Rule Number 4: Obey your whims because you never know what you might find at the end of an impulse.
She had written a book, Julia Child Rules. Lessons on Savoring Life. The challenge was to pick a rule and live it.
Rule Number 4 stood out for me - obey your whims. Mostly because it's a thing that I do. And just after she had put her idea out there in the world, a whim was offered up ... a whimsical invitation, or two really.
I'm a New Zealander who lives in Belgium and I left home 10 years ago. I had two superb years living in Istanbul before meeting and marrying a Belgian bloke and moving to Antwerp.
In August, 2013, I was over in Italy running a photography workshop for women. My cousin joined me and returned to Belgium with me. After just a few days, that cousin called Julie invited me to go with her on one of those road trips ... the kind that are born out of a few red wines perhaps.
So, how about, she proposed ... flying to Milan, stopping in Verona, heading into Croatia, driving on into Hungary for 2 nights in Budapest? Then Vienna 'because of The Sound of Music', she said. Back into Trieste in Italy, then into Venice (an impulsive whimsical stop as it turned out) before continuing on to Lake Como.
I said, Okay, as you do.
And we did. 8 days of whirlwind roadtripping. I loved Budapest best of all probably but was impressed by Croatia as well. I have loved Italy for such a long time that it doesn't need stated really.
Budapest won the best food award. There was this dish called Sztrapacska (which may not actually be Hungarian but who cares. I tasted it there for the first time and it was divine). Or perhaps it was first equal with a stunning mushroom pasta I devoured in Trieste. It still haunts me. Al Barattolo is the restaurant if you find yourself there.
But wait ... there's more, as so many of those old tv advertisements used to promise.
My Belgian friend, Ruth, had emailed me weeks before the roadtrip was dreamt up ... describing a man called Jim Haynes. Based in Paris, he held weekly dinners in Paris. Did I want to go with her?
Who could resist these words taken direct from his website: Every week for the past 30 years, I've hosted a Sunday dinner in my home in Paris. People, including total strangers, call or e-mail to book a spot. I hold the salon in my atelier, which used to be a sculpture studio. The first 50 or 60 people who call may come, and twice that many when the weather is nice and we can overflow into the garden.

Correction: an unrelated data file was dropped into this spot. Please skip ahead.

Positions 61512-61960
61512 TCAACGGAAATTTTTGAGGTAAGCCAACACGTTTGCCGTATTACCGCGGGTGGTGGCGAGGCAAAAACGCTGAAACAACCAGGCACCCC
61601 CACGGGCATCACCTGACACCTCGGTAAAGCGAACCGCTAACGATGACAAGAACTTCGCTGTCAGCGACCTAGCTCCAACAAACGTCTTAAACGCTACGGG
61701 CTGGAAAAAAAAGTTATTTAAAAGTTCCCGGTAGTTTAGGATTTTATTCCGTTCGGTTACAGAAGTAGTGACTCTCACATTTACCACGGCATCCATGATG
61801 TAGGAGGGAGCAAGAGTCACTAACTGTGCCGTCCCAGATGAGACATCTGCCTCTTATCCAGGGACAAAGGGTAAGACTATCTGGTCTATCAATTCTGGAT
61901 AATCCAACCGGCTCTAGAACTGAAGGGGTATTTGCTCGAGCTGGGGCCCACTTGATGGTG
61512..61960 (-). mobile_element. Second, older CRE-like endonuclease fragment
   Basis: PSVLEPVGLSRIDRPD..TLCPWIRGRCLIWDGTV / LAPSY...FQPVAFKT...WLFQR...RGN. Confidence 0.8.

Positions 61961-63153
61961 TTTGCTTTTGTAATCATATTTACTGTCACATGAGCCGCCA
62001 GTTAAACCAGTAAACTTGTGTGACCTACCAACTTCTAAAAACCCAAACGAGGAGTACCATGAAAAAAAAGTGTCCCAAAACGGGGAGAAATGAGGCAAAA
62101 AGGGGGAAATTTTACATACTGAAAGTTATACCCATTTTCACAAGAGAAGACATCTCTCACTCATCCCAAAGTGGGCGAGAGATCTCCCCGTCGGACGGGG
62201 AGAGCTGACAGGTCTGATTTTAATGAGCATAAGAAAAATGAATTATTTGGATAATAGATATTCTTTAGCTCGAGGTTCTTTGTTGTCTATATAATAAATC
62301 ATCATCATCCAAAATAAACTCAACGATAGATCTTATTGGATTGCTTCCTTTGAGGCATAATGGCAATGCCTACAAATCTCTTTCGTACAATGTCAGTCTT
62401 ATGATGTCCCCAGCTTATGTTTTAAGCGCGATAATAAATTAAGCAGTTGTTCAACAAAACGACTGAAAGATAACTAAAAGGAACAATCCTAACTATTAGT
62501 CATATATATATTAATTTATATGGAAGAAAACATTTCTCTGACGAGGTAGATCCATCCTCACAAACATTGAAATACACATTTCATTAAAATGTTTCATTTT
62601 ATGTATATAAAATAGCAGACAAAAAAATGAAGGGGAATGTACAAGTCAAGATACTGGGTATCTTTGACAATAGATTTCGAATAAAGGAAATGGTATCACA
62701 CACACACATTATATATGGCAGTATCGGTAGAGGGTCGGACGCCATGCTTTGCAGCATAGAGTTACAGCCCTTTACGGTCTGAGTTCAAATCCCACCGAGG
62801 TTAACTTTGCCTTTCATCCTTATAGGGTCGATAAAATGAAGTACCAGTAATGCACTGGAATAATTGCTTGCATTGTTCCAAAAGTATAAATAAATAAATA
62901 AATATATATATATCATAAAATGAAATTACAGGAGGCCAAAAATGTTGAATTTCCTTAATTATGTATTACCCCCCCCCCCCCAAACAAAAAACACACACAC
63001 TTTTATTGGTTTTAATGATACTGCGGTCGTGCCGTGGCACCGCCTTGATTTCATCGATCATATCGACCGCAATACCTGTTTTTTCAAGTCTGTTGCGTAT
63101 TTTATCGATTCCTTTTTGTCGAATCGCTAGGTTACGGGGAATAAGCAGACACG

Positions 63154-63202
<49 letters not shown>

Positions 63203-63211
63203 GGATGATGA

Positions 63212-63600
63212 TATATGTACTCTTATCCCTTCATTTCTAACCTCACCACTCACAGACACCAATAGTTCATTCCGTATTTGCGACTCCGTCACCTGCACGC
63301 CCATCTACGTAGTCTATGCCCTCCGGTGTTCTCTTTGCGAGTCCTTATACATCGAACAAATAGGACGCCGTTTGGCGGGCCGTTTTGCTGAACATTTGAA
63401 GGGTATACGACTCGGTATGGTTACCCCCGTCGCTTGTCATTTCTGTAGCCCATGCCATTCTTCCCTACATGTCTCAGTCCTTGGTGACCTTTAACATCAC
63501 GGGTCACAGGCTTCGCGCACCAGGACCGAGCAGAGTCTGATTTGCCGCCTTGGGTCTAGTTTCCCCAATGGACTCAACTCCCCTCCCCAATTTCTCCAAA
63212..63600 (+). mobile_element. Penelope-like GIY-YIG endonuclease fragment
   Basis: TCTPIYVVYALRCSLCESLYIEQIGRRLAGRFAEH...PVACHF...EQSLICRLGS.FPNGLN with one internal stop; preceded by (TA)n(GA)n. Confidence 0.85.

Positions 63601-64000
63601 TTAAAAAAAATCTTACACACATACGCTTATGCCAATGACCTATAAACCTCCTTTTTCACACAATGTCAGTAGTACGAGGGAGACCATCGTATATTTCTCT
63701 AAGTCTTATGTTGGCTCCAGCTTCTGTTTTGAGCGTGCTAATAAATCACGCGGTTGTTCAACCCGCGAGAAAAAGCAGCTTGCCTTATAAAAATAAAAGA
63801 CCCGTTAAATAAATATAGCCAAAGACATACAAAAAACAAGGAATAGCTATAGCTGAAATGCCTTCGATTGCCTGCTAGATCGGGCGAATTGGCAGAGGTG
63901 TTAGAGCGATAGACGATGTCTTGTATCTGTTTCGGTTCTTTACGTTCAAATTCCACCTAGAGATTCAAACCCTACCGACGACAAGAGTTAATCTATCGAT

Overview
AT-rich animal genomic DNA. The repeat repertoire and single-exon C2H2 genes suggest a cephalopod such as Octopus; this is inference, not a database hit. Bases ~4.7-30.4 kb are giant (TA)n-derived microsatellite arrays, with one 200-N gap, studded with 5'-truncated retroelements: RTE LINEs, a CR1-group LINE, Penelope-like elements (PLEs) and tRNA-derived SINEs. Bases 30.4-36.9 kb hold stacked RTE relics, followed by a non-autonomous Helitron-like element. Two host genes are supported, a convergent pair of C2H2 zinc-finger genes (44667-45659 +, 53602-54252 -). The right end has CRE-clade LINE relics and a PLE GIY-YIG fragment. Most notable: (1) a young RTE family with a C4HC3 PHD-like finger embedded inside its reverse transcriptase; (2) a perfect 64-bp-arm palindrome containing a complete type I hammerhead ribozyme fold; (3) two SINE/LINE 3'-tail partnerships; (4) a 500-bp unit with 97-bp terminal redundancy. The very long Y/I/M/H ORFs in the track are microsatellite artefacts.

Every Sunday a different friend prepares a feast. Last week it was a philosophy student from Lisbon, and next week a dear friend from London will cook.
People from all corners of the world come to break bread together, to meet, to talk, connect and often become friends. All ages, nationalities, races, professions gather here, and since there is no organized seating, the opportunity for mingling couldn't be better. I love the randomness.
I believe in introducing people to people.
I have a good memory, so each week I make a point to remember everyone's name on the guest list and where they're from and what they do, so I can introduce them to each other, effortlessly. If I had my way, I would introduce everyone in the whole world to each other.
Did I feel like a short jaunt to Paris, she wrote. 3 hours by car, we would just stay the night?
It was a whim, an adventure. How could I say no?
Of course I didn't. Ruth and I set off at 8am on Sunday, 13 October, 2013. We crossed the border into France and out came the sun ... on a day when torrential rain ruled back in Antwerp.
We arrived, we wandered Parisian streets. We were lost, we were found. We stopped to drink wine. And we called in at one of my holy of holies ... Shakespeare and Company, a bookshop ... another Parisian legend, one you must also visit if you pass through.
And then to the dinner that evening. Jim's Dinner. We were welcomed, as were so many others, and we began with a bowl of Borscht, and followed on with some kind of divine meatloaf and vegetables. Pure comfort food on that cool Autumn night there in Paris.
Best of all, I met Jim ... and so many beautiful souls from all over the world. They came from San Francisco and Scotland, NYC and London, from Australia and Ireland ... from Germany, Italy, and France too. And we ate, and we opened our souls some, there in that space that Jim Haynes has created.
Dessert was some kind of fruit-filled chocolate cake. There was wine and water and all kinds of other drinks too. But mostly, in spite of ... or perhaps due to the food there on offer, people talked. And talked. And laughed. And circulated.
I met the truly lovely Rachel, from 60 Postcards.com. and her friend, Caroline. I met women running a workshop that brought joy back into the lives of women burned out by life. I met a lawyer who had recently moved from Manhatten to London, and an Irish man who claimed he fled Ireland in fear of his life. But I could tell, he had kissed that Blarney Stone on his way out. He was delightful. There was an Australian who said he would never go back, a German woman who had moved to the States many years earlier, and a lovely couple from San Francisco.
There was the Italian actress/yoga teacher, the one who was following her dreams and had just moved to Paris, and the beautiful group of Scottish women. The mother, her two daughters, spending time in the city before separating again, one bound for Canada, the rest going home.
The spirit, the soul of the gathering was an outpouring, it seemed, of being yourself in a place where it was permitted ... demanded even. It was magical 3 hours that both invigorated and drained me. It was an energy surge like nothing I had ever experienced.
I didn't take as many photographs as I had hoped to take but I had a most marvelous time talking with those people there at Jim's Place.
A glimpse, just a glimpse below ... Lake Bled, in Slovenia.